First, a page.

Strange Beasts of China by Yan Ge, Translated by Jeremy Tiang

In the fictional Chinese town of Yong’an, human beings live alongside spirits and monsters, some of which are almost indistinguishable from people. Told in the form of a bestiary, each chapter of Strange Beasts introduces us to a new creature – from the Sacrificial Beasts, who can’t seem to stop dying, to the Besotted Beasts, an artificial breed engineered by scientists to be as loveable as possible. The narrator, an amateur cryptozoologist, is on a mission to track down each breed in turn, but in the process discovers that she might not be as human as she thought.


I received a copy of this book from NetGalley. All thoughts are my own.


Eerie, weird, melancholic, with a strong side of ‘what did I just read??’, it’s surprisingly difficult to put my thoughts into words. I can confidently say Strange Beasts of China is like no other book I’ve ever read. Written in a short story-like format, with each chapter centering around a different kind of “beast’ residing in Yong An city, readers are brought through a surreal tale that asks, ‘what makes humanity, humanity?’

Strange Beasts of China is set in an alt-modern day China, in the city of Yong An. Mankind and ‘beasts’ (humanoid looing beings with distinct non-human features) have co-habited this world for all of history, living together, working side-by-side, and even the cross-species marriage. Yet, it’s clear from the get go that it’s humankind who are the dominant species, and these various species of beasts live at humanities graces. Our main character, a young female novelist, regularly writes fiction centering these beasts, and each chapter explores her encounters with a different type of species.

While at first the encounters are viewed through the observations as a third party: an acquaintance has fallen in love with a beast, a niece likes seeing a certain type of beast in the zoo, our MC quickly finds herself more and more intertwined with these different beings. It’s clear there’s hidden history, that there’s deepset traumas our MC has no inclination to explore until forcibly confronted. And confronted with these traumas she is. I joke that the summary of this book be “everyone around MC fucks monsters while MC gets depression”, but it’s a surprisingly apt summary.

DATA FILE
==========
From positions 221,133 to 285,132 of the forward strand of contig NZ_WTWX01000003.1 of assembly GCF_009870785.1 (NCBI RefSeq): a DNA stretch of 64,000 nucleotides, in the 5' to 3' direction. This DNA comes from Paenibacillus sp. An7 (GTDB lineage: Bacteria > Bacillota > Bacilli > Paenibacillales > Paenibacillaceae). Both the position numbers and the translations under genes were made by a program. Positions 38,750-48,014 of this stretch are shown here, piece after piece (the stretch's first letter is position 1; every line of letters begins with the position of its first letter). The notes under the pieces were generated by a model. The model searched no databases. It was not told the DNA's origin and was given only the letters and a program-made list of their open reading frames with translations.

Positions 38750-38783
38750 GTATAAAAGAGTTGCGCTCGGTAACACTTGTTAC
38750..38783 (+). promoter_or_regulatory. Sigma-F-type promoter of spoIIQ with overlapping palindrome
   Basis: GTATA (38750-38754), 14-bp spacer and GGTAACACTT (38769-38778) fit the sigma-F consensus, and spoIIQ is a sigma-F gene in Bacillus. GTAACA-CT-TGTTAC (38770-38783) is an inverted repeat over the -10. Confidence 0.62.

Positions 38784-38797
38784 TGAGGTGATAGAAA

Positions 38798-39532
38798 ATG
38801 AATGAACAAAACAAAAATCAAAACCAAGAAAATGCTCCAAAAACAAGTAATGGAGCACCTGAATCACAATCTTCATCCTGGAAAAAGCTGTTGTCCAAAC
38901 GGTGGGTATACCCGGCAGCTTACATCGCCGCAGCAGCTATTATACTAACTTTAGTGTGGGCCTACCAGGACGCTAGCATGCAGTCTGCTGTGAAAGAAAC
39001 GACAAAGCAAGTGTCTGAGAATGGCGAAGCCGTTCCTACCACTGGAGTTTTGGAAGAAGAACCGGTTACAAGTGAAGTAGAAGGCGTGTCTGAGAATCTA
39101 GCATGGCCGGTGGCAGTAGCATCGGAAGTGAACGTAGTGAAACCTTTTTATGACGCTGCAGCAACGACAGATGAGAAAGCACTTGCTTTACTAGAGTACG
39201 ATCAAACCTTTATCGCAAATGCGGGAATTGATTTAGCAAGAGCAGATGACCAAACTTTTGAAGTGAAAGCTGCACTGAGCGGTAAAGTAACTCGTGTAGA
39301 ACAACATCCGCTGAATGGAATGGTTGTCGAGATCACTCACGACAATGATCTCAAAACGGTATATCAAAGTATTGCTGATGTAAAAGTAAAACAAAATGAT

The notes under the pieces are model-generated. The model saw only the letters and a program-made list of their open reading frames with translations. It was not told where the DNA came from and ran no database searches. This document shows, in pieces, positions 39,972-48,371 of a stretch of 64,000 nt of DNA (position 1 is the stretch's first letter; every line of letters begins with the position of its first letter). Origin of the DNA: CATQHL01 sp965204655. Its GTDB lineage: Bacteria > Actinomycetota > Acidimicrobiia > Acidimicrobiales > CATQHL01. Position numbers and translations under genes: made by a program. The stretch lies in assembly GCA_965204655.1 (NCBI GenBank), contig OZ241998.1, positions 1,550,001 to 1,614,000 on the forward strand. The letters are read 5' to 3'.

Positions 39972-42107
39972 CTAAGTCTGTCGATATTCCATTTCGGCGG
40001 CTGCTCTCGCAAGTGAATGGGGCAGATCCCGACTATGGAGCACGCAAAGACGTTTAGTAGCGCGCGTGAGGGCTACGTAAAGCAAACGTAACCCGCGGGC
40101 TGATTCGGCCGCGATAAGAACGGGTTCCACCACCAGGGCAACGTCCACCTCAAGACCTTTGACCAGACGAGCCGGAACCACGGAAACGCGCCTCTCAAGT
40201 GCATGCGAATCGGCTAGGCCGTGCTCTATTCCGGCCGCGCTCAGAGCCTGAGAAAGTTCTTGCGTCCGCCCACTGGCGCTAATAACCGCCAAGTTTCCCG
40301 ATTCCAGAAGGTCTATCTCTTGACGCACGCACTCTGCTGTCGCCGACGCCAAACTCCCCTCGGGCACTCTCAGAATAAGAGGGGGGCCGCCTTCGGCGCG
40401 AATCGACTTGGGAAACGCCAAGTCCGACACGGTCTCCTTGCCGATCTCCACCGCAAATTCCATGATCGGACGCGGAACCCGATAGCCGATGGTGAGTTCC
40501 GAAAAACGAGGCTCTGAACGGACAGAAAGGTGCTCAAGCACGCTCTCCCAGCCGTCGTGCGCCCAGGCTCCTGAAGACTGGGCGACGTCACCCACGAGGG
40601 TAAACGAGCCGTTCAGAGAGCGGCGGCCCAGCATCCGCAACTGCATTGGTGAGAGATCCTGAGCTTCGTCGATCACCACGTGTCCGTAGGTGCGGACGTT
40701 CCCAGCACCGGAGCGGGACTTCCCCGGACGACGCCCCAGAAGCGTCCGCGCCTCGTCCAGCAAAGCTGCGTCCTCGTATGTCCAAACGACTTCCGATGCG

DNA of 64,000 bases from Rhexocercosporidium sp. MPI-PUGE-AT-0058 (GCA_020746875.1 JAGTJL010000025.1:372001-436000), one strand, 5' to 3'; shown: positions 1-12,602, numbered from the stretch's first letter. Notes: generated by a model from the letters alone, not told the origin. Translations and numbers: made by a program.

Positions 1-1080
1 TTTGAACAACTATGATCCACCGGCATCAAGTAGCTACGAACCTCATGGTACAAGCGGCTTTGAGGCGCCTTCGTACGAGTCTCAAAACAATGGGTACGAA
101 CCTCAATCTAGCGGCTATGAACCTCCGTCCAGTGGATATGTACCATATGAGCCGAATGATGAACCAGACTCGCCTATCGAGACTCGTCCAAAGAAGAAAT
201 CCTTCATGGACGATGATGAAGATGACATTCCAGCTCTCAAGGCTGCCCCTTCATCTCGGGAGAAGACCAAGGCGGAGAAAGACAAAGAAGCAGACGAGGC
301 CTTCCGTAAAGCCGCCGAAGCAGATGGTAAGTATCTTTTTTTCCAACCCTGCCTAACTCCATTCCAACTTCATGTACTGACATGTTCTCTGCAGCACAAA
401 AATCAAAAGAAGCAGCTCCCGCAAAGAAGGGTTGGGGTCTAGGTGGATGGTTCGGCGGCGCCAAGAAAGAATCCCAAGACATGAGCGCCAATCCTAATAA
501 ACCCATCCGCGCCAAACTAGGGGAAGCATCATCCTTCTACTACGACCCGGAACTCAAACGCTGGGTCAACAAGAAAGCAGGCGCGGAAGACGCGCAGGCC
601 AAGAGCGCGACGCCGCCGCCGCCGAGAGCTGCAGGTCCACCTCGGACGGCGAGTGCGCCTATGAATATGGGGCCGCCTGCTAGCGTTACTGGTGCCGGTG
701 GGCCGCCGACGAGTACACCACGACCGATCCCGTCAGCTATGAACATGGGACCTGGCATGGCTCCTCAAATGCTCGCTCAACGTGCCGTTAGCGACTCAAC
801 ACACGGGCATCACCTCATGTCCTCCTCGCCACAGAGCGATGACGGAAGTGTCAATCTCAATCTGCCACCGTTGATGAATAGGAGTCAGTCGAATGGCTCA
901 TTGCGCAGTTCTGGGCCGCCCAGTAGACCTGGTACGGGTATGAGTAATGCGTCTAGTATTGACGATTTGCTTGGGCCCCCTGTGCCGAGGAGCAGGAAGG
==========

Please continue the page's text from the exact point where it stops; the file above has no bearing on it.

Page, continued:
Of course, the further the story progresses and the more the MC’s beast-y interactions become intertwined with her own life’s story, shit gets weird. This is really where those horror atmosphere/surreal elements come in. Between the Yong An’s government’s cheerful willingness to take very extreme actions and MC’s own inward spiral of mental stability, I found myself questioning the very words I’d just listened to, trying in vain to piece together details the logical ways. The twists and turns in this are truely dellightful.

I listed to this over audiobook and I have to commend the narrator with a fantastic delivery. Our MC, who remains nameless, acts almost as a vehicle for the reader through this strange, bizzare tale and the narrator does an excellent job feeding into the feelings of glee, hurt, confusion, and desperation. Between Ge’s plain yet emotionally impactful writing style and the excellent emotional delivery, I was simply hooked.

Overall, I rate this book a 4.5/5. Such surreal, melancholic story telling with an atmospheric horror element. In just 10 hours, Ge manages to construct a beautifully interconnected city of humans, beasts, and the relationships that form between.

r/Fantasy 2021-22 Bingo Squares:

  • Set in Asia (Hard Mode)
  • Published in 2021

Publication Date: 13 July 2021
Publisher: Melville House Pub
Format: ARC, Audiobook
Pages: 240
Word Count: N/A
ISBN: 1612199097
Buy It Here: Amazon | Google Books | Barnes and Nobles | Goodreads

2 thoughts on “Strange Beasts of China by Yan Ge, Translated by Jeremy Tiang

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